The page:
IT’S JUST A LITTLE KITTY, THAT MAY BITE

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 If you had the chance to take a picture with a snow leopard, a tiger, a puma, a bear or a rhinoceros, would you take it?

 Some would be slightly skeptical but most would say hell yeah! Now, if you have children, would you let them sit down, next to one of these animal kingdom beasts and take a picture, all the while fearing they will be eaten?

 

The former question is slightly skewed for you to respond with a no, because it does not make logical or rather there is reasonable doubt and evidence to assume you would not let your kid take a picture with an animal that can potentially harm the little tyke.

 Well, I was reading some interesting and alarming news in the NY Times in regards to parents taking a potentially significant risk in regard to their child’s health.

 For those who are not yet aware, approximately 100 of the circuses that were privatized after the collapse of the Soviet Union in Russia, allow children to take pictures with lynxes, elephants, monkeys, bald eagles, and other potentially dangerous animals including those previously mentioned.

 

The primary reason for the circuses such as the Nikulin Circus in Moscow in introducing these photo shoots for children in between breaks is for the added thrill and income where a picture with a tiger runs upwards of $18.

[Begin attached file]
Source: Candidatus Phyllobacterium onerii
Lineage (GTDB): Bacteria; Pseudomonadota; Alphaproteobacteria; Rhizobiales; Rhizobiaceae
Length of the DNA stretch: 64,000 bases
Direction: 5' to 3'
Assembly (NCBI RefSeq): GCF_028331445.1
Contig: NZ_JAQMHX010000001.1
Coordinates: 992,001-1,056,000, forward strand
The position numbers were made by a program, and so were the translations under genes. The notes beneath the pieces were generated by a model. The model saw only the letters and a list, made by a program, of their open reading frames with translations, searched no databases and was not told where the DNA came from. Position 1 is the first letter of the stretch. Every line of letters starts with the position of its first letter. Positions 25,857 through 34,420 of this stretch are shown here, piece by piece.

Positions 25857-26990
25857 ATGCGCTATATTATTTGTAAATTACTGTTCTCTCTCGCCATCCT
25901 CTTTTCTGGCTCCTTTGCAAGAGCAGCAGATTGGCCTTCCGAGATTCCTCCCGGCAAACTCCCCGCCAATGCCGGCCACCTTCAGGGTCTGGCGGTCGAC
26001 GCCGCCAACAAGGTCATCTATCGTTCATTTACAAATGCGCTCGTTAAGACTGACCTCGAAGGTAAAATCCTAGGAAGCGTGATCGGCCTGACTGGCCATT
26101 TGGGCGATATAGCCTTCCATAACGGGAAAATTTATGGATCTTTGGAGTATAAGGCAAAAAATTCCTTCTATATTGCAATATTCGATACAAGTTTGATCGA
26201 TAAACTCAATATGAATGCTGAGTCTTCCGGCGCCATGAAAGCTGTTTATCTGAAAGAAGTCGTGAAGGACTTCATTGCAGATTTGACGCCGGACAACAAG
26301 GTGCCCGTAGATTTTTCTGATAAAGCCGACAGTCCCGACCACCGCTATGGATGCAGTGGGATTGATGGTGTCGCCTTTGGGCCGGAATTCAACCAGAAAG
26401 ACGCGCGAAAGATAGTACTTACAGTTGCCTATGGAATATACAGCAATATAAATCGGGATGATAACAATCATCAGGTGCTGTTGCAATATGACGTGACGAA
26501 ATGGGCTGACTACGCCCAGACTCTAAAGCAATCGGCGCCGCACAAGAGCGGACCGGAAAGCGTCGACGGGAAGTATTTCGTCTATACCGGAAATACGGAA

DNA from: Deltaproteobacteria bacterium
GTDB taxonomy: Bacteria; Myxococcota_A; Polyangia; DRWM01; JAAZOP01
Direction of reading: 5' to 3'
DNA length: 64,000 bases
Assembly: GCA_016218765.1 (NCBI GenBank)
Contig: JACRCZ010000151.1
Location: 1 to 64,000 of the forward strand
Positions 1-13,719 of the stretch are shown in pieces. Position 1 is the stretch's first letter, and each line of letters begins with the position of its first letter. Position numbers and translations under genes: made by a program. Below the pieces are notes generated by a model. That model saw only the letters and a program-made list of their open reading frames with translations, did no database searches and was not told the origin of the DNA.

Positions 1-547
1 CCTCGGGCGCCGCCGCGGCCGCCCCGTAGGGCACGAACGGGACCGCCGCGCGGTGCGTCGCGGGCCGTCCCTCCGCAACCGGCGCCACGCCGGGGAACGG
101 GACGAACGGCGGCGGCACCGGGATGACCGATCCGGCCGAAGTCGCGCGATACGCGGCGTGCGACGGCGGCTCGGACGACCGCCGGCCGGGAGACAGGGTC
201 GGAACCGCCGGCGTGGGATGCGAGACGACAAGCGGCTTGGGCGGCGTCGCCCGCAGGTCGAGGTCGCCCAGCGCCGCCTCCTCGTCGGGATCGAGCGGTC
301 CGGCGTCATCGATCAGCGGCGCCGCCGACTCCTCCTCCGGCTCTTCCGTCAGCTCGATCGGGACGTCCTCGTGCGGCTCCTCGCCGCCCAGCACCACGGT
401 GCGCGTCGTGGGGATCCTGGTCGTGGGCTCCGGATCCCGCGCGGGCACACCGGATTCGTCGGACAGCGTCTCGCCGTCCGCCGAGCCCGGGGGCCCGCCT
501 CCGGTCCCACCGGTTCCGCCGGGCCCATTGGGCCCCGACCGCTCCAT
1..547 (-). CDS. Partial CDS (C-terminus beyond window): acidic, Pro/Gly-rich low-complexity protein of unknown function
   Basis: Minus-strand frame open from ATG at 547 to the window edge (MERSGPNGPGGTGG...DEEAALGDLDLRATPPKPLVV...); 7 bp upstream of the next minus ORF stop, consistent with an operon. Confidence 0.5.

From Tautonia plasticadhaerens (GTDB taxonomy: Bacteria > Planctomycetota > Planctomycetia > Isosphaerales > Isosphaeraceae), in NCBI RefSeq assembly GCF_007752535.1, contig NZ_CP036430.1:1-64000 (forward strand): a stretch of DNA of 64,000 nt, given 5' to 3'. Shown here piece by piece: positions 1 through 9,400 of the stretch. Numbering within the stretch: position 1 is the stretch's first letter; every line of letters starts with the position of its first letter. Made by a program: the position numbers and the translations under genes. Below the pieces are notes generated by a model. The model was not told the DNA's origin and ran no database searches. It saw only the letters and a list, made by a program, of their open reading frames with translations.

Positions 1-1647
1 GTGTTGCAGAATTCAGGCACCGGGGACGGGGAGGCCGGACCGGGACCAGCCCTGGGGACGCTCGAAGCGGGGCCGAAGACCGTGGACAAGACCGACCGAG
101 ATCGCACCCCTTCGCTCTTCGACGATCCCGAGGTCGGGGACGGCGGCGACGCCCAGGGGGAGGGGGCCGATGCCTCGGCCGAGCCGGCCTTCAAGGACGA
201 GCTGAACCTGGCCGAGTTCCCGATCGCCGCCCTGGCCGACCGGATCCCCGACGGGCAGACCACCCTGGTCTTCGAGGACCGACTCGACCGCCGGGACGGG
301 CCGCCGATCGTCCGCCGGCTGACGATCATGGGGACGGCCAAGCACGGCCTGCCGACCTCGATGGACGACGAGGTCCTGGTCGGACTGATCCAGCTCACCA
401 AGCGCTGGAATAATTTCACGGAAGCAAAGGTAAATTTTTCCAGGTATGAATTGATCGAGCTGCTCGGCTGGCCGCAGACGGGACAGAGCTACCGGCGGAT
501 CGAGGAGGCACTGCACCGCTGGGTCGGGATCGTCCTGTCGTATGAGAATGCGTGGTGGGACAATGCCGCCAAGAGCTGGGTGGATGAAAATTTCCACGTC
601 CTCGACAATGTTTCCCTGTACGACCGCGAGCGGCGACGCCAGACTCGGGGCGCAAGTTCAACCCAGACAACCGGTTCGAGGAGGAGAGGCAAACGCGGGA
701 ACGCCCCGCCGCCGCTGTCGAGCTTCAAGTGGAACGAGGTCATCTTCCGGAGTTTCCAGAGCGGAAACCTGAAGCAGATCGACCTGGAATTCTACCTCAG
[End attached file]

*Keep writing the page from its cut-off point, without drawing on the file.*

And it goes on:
But does the price and thrill outweigh the potentially fatal cost. I wouldn’t say so.

 The Russian culture is known for taking big risks and shrugging them off like nothing that is why allowing kids to take pictures with full-grown fairly tamed Siberian tigers is deemed acceptable for some.

 

However, accidents have happened where a tiger bit the head of a two-year old boy that survived with a fractured skull at the Far East city of Blagoveshchensk.

 The majority of circuses run by the state have banned these “risky” photo shoots but those that are privatized speak for themselves and they enjoy the financial benefits.

 Circuses should not risk the health of the animals and the well being of children for a tiny profit and a smidge of entertainment; however, it is very interesting to note the impact that cultural perceptions of risk and animal behavior may have on society.  



About the author

steve-wooder

Bunyaporn (a.k.a. Happy Snail) is a Thai American blogger.

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